October 19, 2021

Reloading Your Defensive Pistol

In the community there are three arguments on how one should reload their semi-automatic pistol. Some say to use the slide release, a very limited few say to jam the magazine in as hard as possible, and some say to just sling-shot the slide.

In the community there are three arguments on how one should reload their semi-automatic pistol. Some say to use the slide release, a very limited few say to jam the magazine in as hard as possible, and some say to just sling-shot the slide.

For all intents and purposes, I am not a “trained professional”. I am first and foremost a hobbyist that learns primarily from trial and error. Initially I was a fan of hitting the slide release/lock to drop the slide. Am I still though? Below I’ll be going over by what I meant above and my thoughts on what is the best way to reload your pistol for defensive purposes.

Hitting the Slide Release/Lock

I see this method of reloading being taught a whole lot and there isn’t inherently anything wrong with it. A lot of manufacturers will say it’s a “lock” and not a “release” but it gets used just the same, so we aren’t going to dive into the argument here. Essentially, what happens is your slide locks back on the last round, you put a new mag in, and you release the slide with the slide release/lock. There are some critical points to think about when training with this method.

The first is if the slide doesn’t lock to the rear. It happens, for some of us it happens a lot more often. In this instance, you aren’t going to be able to drop the slide to chamber the first round…in turn you will have to “sling-shot” the slide more or less.

In my running with this method it hasn’t been often, but I have noticed that the round can failure to chamber/slide fail to go into battery. Occasionally this results in a seized slide (needs racked via the rear sight on my holster/belt/shoe/table) that can be difficult to clear. Other times the round gets stuck against the feed ramp (even ball). And occasionally the slide appears to have gone into battery, but I have a dead trigger.

Jamming The Mag In

This is an option that a LOT of people have never heard of. On a lot of handguns if you ram a loaded mag into the pistol, it forces the slide to release, and chambers a round. Initially this was something people though Glocks did exclusively. Today we’re seeing it happen with CZs, HKs, etc.

There’s a few things about this reloading method. The first is, it might happen involuntarily. If you’re running the gun as fast as possible, you may force the mag in hard, and cause it to chamber a round. This is both a good thing and a bad thing, let me explain.

If you ram the magazine in hard enough you get more or less a reload without much effort; awesome. If you don’t ram it in hard enough the the first round might get stuck on the feed ramp and the slide will partially close on it. Overall, this isn’t a reliable mode of reloading your gun to rely on. If you do it inadvertently, chances are it chambered though.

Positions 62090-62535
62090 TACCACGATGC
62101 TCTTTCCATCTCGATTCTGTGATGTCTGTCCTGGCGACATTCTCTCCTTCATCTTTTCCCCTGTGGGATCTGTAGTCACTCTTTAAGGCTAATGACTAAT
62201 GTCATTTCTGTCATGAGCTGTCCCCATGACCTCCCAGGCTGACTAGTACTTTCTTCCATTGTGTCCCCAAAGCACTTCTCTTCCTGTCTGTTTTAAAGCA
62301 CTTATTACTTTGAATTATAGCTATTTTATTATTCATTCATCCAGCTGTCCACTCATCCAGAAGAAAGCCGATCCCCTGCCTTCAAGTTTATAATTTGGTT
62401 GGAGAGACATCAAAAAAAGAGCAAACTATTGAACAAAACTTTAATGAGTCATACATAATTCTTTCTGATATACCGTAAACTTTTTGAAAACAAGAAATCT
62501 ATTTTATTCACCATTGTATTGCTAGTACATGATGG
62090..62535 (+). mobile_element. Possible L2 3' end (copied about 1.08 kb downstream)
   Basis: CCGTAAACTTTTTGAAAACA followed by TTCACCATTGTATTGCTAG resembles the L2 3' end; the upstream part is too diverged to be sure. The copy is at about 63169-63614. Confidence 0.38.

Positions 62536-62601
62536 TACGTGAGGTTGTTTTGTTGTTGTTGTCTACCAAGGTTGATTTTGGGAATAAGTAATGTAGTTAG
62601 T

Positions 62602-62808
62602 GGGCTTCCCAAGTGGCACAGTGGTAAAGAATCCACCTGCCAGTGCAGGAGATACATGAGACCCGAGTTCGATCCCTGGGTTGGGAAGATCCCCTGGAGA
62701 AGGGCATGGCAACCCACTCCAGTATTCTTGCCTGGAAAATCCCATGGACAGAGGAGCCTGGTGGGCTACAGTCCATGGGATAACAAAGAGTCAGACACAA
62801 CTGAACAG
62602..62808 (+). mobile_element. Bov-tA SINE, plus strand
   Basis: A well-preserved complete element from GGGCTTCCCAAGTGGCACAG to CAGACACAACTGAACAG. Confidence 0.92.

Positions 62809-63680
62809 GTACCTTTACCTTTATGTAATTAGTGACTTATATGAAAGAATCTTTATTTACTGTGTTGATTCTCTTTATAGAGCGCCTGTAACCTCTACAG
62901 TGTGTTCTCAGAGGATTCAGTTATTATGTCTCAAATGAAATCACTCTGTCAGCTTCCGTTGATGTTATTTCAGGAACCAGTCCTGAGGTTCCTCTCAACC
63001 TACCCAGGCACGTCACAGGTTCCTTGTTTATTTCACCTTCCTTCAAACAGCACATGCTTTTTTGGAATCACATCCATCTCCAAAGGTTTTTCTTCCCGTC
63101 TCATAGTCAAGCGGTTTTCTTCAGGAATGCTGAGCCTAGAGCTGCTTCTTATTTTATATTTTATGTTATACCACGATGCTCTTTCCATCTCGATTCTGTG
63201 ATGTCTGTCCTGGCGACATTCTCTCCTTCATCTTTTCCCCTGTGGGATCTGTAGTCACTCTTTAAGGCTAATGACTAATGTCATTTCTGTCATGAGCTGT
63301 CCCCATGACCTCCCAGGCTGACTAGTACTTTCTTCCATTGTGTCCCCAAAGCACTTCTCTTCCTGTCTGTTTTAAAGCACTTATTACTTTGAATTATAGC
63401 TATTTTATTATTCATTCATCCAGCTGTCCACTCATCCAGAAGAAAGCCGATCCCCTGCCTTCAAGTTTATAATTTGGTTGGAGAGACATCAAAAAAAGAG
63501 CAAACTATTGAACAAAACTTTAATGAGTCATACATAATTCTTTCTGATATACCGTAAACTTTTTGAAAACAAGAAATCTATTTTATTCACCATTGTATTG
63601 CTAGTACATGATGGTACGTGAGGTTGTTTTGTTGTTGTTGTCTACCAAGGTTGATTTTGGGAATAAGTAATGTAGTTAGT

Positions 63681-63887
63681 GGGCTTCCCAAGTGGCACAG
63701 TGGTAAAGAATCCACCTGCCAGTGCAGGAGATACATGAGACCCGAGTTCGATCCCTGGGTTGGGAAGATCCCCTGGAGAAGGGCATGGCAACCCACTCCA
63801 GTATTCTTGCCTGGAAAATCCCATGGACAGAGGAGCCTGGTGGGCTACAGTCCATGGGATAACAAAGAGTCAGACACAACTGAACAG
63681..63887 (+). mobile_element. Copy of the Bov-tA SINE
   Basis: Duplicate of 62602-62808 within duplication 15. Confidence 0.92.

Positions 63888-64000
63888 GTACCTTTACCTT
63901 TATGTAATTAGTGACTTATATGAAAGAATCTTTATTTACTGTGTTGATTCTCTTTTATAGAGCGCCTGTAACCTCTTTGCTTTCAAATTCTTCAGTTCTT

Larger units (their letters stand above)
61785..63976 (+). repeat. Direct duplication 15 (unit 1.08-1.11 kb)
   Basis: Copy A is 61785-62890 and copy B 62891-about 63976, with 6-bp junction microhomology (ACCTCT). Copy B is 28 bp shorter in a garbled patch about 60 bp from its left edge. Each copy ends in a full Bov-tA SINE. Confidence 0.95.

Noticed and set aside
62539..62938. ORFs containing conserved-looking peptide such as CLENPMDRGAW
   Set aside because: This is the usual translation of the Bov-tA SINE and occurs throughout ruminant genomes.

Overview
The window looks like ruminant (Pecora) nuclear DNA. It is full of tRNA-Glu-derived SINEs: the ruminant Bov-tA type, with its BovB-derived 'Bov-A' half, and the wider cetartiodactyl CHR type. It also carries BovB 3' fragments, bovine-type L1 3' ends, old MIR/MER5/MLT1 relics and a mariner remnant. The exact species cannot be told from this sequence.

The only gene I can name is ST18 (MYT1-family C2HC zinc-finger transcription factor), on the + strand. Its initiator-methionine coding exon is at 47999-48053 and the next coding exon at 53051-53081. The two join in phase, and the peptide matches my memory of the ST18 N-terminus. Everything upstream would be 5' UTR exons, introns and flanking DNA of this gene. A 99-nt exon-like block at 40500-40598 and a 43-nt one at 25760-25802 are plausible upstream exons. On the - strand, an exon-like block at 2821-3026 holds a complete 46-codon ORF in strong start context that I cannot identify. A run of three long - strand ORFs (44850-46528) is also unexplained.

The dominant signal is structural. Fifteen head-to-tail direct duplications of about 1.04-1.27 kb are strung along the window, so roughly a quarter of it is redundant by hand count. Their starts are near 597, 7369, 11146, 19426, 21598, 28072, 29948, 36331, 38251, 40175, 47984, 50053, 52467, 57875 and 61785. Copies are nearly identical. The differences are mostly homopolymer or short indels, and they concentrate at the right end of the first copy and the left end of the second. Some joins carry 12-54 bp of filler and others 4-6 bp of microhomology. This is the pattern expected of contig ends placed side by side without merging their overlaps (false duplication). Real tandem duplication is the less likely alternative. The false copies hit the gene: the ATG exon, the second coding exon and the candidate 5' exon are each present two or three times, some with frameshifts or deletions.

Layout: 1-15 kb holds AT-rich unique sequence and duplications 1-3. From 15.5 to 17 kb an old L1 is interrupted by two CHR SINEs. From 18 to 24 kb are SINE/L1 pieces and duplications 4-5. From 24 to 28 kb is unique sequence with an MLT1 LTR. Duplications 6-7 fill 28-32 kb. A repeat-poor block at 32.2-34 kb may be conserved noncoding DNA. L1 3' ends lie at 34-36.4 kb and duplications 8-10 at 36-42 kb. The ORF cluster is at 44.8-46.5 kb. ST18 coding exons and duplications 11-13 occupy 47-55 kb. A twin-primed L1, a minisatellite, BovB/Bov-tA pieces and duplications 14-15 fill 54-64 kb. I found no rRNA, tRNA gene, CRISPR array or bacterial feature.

Slingshotting the Slide

Every individual that I have talked to who has received extensive training prefers this method of reloading, even current and former law enforcement. Basically the slide locks (or doesn’t lock back) when empty, you insert a fresh magazine, and you rack the slide as needed.

Here are the benefits to this method of reloading. If the slide locks back, the additional inertia from being pulled back slightly almost entirely alleviates a malfunction that can happen with one of the options above.

No need for an extended slide release/lock if you have short thumbs. Extended slide releases/locks cause prevent the slide from locking on the last round (due to your grip), they can also cause the slide to lock back when the gun isn’t empty.

You always rack the slide for the reload so it doesn’t matter if the slide locks back or not.

Now there are some potential issues that come up with this specific method as well. If the slide doesn’t lock back, you have the chance of short stroking the slide. This can result in some form of malfunction or the belief that the gun is loaded and ready.

Overall, my preferred method is slingshotting the slide. Not hitting the slide release is an extremely difficult habit to break. Typically with my grip and my hand size the slide doesn’t always lock-back for me when the magazine runs dry. With that, training to just rack the slide when empty has proven to be very beneficial for me.

Obviously your mileage may very, but think about this… has your slide always locked back for you? If not…it might be worth building the muscle memory up of just racking the slide whenever you’re empty.

Visit me on Facebook!

A huge thanks to the Liberty First Foundation for letting me share my articles with you! If you would like to support the L1F movement, click this link.

Leave a Reply

%d bloggers like this: